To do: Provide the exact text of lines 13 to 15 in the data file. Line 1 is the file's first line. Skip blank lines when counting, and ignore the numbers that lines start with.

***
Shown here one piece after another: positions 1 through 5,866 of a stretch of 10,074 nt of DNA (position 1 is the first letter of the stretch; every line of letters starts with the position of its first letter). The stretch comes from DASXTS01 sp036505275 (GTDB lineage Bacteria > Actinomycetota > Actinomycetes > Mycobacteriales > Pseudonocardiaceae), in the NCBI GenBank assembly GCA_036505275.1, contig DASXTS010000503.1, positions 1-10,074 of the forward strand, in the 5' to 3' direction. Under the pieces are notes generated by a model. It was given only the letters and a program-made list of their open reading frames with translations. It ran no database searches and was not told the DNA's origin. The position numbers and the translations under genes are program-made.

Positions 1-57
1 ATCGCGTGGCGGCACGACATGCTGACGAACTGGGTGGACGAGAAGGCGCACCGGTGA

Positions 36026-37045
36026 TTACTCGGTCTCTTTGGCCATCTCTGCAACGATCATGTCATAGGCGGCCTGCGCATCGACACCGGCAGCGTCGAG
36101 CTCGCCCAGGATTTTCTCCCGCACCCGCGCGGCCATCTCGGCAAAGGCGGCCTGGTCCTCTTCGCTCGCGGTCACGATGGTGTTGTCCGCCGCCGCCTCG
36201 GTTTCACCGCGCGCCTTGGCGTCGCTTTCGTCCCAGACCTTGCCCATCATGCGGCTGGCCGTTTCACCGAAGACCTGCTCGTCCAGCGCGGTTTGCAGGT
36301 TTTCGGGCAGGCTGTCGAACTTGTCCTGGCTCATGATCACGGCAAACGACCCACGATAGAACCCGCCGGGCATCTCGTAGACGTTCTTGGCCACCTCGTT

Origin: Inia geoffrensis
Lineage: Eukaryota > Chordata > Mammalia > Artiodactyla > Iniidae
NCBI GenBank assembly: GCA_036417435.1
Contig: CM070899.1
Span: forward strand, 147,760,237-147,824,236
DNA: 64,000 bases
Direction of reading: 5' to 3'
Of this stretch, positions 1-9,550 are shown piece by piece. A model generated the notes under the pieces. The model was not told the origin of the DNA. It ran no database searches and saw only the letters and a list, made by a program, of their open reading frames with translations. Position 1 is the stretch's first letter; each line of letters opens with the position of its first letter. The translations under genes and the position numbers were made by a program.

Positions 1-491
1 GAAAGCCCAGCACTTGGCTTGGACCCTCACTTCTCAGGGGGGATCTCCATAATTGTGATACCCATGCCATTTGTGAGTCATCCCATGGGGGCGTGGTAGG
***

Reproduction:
Span: forward strand, 147,760,237-147,824,236
DNA: 64,000 bases
Direction of reading: 5' to 3'